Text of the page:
The third section deals with individual and collective manifestations of participation and institutional channels – be it formal structures and/or informal collective identities – that shape how Muslims locate themselves collectively vis-à-vis the wider polity. The opening chapter in this section discusses the position of state-created organizations such as the European Council for Fatwa and Research as an impressive official accomplishment of European Islam on the one hand and a contested institution representing few Muslim believers on the other. The next chapter narrates the historical integration of Tartar communities in Polish society during a long course that extends from the state awarding of a privileged social status in return for their military services to their current strong identification with the Polish nation and state. The subsequent chapter brings in the experience of the Alevis, a minority group that has developed a strong religious identity following decades of official marginalization in the Turkish Republic. The political openings for minorities in Turkey and newly acquired migrant rights in Western Europe have provided Alevis with new opportunities to revive their identity claims. The last chapter is an account of the successful assertion of ‘Muslimness’ among migrant communities in Leicester, a struggle evolving at the intersection of citizenship and secular regimes. The chapters in this third section explain the positioning of different groups, negotiations, and the reinterpretations of their identities vis-à-vis existing institutional opportunities and historical conditions.
The final two chapters explore forward-looking developments, change, and transformation in the patterns of participation of Muslims, further drawing attention to the emerging traits of Islamic politics in the European context. Respect Party, the first political organization dominated by Muslim leaders in the United Kingdom, is the focus of an innovative analysis that explores the party’s bottom-up links with mosques, faith-based organizations, community groups, trade unions, and dissatisfied young Muslims as a crucial factor of its electoral success. The last chapter, which analyses the contribution of comedians of Turkish origin to the German entertainment industry, exposes how political satire can help to address problems of injustice, discrimination, and structural exclusion in a political atmosphere marked by social taboos and suspicion. Both chapters emphasize Muslims’ innovative use of available social spaces to assert themselves politically.
The book, in its entirety, recaps the broad array of Muslims’ social and political activity in addition to the dynamic nature of their demands and achievements. The analysis provided refuses convincingly de-contextualized approaches that conflate the diversity of Muslim voices into a single platform and/or a universal banner of Islam. Instead, empirical cases provide ample cross-country evidence that Muslims in Europe have been actively engaging with and responding to the real or perceived structure of political opportunities. Furthermore, their preferences in the political arena reflect multiple linguistic, ethnic, and socio-economic divisions more than a uniform set of beliefs. The book also provides a wide range of explanations as to how, why, and when different groups succeed to promote their concerns within the respective socio-political order.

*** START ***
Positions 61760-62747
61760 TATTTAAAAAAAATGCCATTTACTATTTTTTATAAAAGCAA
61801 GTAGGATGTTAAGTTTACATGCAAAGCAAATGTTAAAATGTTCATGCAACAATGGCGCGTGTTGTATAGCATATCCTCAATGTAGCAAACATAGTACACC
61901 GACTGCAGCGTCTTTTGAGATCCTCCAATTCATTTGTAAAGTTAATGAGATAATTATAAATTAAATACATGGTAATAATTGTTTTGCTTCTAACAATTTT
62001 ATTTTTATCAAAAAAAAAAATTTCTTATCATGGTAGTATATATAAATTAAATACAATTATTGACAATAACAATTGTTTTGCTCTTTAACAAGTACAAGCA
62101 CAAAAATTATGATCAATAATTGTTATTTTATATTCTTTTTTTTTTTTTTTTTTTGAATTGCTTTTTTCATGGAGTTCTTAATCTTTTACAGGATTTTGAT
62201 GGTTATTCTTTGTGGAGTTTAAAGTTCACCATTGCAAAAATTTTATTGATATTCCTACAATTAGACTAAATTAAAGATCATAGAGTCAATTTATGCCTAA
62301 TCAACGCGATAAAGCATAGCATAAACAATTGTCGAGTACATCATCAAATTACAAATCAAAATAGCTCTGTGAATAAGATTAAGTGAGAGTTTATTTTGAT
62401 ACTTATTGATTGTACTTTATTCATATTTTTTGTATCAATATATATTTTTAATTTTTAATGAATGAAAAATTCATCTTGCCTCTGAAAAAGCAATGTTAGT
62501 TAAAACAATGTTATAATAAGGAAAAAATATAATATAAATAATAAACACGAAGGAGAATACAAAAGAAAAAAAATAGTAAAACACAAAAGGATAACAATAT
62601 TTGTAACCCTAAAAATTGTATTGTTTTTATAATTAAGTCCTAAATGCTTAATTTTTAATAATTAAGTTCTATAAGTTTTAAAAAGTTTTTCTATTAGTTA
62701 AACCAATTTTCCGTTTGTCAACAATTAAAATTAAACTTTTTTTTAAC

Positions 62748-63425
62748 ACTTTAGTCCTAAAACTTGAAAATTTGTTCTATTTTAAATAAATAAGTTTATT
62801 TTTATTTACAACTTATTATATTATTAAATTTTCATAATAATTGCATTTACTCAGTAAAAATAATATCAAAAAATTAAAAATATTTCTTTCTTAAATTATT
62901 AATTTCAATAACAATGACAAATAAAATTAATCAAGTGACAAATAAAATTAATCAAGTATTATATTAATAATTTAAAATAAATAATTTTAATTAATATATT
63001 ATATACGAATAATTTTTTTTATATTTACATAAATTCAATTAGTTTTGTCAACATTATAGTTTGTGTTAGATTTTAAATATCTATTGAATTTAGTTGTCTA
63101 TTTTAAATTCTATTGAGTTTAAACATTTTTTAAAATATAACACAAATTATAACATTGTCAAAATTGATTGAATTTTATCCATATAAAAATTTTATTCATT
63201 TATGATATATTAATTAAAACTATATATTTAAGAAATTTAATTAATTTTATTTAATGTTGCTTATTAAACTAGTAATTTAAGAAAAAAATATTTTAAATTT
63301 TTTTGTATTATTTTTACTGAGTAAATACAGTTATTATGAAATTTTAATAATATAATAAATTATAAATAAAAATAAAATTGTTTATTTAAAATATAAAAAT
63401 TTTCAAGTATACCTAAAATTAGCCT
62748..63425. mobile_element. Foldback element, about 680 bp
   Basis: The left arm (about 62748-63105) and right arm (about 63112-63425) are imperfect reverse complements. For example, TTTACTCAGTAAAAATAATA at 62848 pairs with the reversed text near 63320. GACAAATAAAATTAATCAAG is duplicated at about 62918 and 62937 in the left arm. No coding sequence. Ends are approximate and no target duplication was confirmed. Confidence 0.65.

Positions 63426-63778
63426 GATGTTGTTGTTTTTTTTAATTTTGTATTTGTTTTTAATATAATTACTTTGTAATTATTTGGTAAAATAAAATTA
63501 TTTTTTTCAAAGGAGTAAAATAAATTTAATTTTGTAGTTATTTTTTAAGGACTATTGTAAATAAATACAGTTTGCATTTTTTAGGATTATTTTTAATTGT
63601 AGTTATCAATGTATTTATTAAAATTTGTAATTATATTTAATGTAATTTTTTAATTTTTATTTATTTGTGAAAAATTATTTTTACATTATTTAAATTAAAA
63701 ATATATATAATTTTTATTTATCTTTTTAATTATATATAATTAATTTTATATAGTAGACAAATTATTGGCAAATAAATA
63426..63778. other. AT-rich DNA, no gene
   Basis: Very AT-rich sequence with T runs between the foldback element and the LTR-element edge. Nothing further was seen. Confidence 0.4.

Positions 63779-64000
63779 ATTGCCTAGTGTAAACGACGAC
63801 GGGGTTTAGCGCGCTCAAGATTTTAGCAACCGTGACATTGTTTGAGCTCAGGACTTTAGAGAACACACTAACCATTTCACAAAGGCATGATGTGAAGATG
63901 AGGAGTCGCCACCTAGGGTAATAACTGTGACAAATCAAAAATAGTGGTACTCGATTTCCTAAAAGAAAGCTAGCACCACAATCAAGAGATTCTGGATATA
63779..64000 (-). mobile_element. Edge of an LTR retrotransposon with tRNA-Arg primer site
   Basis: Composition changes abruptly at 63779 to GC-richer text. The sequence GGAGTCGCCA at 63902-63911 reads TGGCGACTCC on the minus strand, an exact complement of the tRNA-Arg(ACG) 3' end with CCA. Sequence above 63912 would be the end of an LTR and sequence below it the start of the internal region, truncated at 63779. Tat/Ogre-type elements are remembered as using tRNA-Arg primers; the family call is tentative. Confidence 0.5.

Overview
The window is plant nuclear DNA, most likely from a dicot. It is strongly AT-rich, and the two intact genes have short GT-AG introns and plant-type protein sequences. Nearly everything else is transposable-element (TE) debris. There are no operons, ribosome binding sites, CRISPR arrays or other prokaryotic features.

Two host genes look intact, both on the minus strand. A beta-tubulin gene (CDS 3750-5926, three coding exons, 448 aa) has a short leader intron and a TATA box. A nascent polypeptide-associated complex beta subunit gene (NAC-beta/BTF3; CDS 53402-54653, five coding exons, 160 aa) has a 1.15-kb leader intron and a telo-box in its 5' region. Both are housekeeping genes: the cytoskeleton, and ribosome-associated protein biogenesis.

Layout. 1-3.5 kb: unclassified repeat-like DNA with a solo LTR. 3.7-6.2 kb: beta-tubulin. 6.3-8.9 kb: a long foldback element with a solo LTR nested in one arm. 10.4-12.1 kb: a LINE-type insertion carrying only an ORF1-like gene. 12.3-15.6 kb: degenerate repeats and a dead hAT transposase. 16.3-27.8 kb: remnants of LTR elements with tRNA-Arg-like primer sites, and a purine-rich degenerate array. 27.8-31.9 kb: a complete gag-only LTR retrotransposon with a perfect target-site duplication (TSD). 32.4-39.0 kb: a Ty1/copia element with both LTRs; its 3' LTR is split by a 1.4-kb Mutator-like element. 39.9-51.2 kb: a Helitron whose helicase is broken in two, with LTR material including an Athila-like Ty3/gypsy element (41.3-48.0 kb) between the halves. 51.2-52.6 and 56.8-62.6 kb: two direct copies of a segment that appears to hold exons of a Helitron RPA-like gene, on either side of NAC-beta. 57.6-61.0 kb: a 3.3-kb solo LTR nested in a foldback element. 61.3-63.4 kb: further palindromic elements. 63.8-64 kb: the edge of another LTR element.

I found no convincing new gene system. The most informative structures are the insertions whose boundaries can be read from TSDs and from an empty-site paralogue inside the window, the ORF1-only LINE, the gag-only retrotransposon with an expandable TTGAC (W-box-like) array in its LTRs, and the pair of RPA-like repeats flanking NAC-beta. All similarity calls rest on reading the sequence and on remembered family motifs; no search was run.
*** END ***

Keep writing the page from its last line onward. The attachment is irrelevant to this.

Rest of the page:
Both the empirical analysis and the explanations provided, however, follow a case-by-case logic, which brings to the fore the idiosyncrasies of the case under investigation but misses the chance of drawing parallels and exerting generalizations. Given that previous research has documented that European Muslims have long mobilized at the national level and proved a crucial asset at local elections, what is needed are new efforts to systemize evidence and generate comparable findings about their patterns of political behavior. Hence, the examination of the cases could have gone a step further and attempted to sort out and also explain the marked differences in the way Muslims relate to the state and society in different European contexts. The absence of a common theoretical standpoint and a conclusive chapter that sums up the findings do not help to bring together what often seem like separate cases. In this sense, the book leaves the door open for new studies that pursue theoretically driven puzzles on the participation of Muslims in the European public sphere.
Reviewed by Arolda Elbasani
Robert Schuman Center for Advanced Studies, Florence
Muslim Political Participation in Europe
By Jorgen Nielsen
Edinburgh University Press
346 pages / February 2013